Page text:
A.J. Walker


The Blue Guitar

Prompt: MidWeekFlash Week 196

The Blue Guitar

“It is what he would have wanted.” Every one was saying it.

There was not much wind, and the waves were gently caressing the shore line about twenty metres out. We sat around a campfire constructed above the usual high tide line. I was fairly sure it was a spot that we’d been to before. I seem to remember Robin playing some Neil Young and Dylan songs here whilst we chatted and drank cheap red wine. If it was the time I think it was we’d all gone in for a swim at low tide and let the fire go out. It was when I first got together with Pamela. We’d stayed together for about three years after that night. Loves young dream we were. I thought it’d be forever, but we drifted apart. I hadn’t seen her for over five years. So that balmy night on the beach was over eight years ago.

Good times. Care free. Sitting on a beach with friends. Drinking beer and wine. Finding love. Singing songs. Why do we stop these things when we get older?

Like me and Pamela the group just drifted apart. Jobs in other places. Changed priorities. Some fallings out. Such a shame. But life goes on: until it doesn’t.

Robin had died unexpectedly a couple of months ago. There’d been a family do. A cremation. Some drinks and standing around talking whilst eating sad curled up sandwiches. It was there we’d all met up at the back of the room and ended up reminiscing about the times on the beach. And so we’d arranged to meet up to give Robin a more Robin type farewell. We’d bought some better drinks with us than we’d ever had back in the day. Most of us were wearing inappropriate clothes for a beach like we’d forgotten what it was. But we were here.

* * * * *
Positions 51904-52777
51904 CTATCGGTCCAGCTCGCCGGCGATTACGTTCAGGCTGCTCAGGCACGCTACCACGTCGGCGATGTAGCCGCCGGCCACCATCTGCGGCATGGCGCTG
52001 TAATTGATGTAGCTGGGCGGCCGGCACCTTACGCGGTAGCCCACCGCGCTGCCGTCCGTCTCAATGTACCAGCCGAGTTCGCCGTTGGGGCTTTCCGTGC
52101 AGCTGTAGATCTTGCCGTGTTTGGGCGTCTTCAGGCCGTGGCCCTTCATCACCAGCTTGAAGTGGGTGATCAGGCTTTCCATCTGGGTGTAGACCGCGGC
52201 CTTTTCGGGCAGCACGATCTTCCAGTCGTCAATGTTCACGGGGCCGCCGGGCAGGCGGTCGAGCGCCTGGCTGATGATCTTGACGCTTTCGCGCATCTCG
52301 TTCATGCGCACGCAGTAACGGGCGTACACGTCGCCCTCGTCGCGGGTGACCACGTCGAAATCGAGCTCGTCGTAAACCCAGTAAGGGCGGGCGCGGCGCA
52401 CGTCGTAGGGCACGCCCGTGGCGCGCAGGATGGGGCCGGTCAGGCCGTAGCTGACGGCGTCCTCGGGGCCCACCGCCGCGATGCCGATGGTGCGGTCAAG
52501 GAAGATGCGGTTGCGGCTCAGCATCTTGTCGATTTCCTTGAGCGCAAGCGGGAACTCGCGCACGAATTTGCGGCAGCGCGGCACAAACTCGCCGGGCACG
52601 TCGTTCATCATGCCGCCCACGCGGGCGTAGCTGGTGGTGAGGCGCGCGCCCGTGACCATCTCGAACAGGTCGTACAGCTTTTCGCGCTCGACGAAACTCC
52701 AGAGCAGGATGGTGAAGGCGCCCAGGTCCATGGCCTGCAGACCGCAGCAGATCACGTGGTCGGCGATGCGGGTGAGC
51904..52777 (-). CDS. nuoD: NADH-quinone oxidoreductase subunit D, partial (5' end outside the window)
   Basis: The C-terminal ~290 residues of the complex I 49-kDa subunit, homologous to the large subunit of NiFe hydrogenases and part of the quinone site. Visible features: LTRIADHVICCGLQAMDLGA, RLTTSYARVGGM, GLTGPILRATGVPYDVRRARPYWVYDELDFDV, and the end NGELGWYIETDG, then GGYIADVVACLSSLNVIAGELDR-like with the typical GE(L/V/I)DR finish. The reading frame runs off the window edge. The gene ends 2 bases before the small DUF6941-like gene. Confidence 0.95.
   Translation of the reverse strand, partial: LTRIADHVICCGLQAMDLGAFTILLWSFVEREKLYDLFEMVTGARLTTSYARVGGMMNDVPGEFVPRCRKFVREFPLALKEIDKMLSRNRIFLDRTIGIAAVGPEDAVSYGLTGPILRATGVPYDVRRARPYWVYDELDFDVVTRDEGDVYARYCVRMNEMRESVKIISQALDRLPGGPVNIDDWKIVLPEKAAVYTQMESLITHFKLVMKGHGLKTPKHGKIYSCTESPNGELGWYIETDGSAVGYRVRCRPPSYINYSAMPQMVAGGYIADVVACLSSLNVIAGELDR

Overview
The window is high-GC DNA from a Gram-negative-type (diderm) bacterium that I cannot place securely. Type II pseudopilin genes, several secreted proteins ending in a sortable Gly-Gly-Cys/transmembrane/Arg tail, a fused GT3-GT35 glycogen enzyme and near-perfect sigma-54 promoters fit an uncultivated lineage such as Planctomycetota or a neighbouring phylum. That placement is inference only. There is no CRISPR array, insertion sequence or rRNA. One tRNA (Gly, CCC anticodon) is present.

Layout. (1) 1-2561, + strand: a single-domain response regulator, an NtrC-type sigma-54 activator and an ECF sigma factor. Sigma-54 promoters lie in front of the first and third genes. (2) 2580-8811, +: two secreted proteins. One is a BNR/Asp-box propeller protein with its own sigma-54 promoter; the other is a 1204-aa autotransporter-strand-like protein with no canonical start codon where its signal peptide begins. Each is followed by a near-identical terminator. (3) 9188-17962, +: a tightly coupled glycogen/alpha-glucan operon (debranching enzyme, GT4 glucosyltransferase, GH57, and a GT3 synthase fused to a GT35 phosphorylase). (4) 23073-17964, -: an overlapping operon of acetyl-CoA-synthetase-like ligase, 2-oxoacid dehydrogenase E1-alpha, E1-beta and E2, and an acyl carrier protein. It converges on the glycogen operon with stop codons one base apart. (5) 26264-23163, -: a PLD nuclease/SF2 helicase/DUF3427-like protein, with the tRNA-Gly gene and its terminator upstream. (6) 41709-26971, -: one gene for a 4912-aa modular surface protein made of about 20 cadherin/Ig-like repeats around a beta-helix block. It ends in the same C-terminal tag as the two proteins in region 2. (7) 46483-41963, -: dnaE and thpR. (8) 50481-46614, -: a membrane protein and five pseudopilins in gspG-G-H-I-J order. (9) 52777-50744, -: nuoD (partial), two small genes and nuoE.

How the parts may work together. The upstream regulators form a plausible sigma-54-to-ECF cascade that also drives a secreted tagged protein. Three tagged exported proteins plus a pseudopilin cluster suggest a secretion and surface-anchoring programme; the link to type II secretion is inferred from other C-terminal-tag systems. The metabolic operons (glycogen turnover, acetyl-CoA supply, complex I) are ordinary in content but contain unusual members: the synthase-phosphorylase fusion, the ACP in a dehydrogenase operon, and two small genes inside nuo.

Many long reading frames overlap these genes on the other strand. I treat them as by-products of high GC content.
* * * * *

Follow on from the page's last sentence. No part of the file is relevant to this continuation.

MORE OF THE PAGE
Robin’s ex, Kathryn, had brought his old blue guitar with her. The fire and the guitar just transported us all back to those heady days. A few of us took turns playing the guitar, though it turned out most of us hardly picked one up these days. We played the same songs we used to play: that Robin had played too. We drank. We paddled in the sea. But no one felt like swimming. When the fire went out we retired to our tents at the formal campsite down the road - apart from Kathryn, who was in a motor home. I wondered if she lived it now. She’d split up with Robin ages ago, but if anyone had ended up travelling around in a motor home we’d have put money on it being one of them.

Everyone sloped of in dribs and drabs back to their lives the next morning. Some of us said we should do it again sometime, but we knew we never would. I think Kathryn had left first. I went back to the beach to say my own final farewell by the fire pit. Robin’s blue guitar was stood up nearby in the sand like a totem. I suspect Kathryn had been back to say her own goodbye. The blue guitar seemed a fitting symbol.

Later on I wondered if someone would have found the guitar and given it a new home or whether it would have been washed out to sea by the tides. Either outcome would have suited Robin completely. Goodbye, fella. They were good times.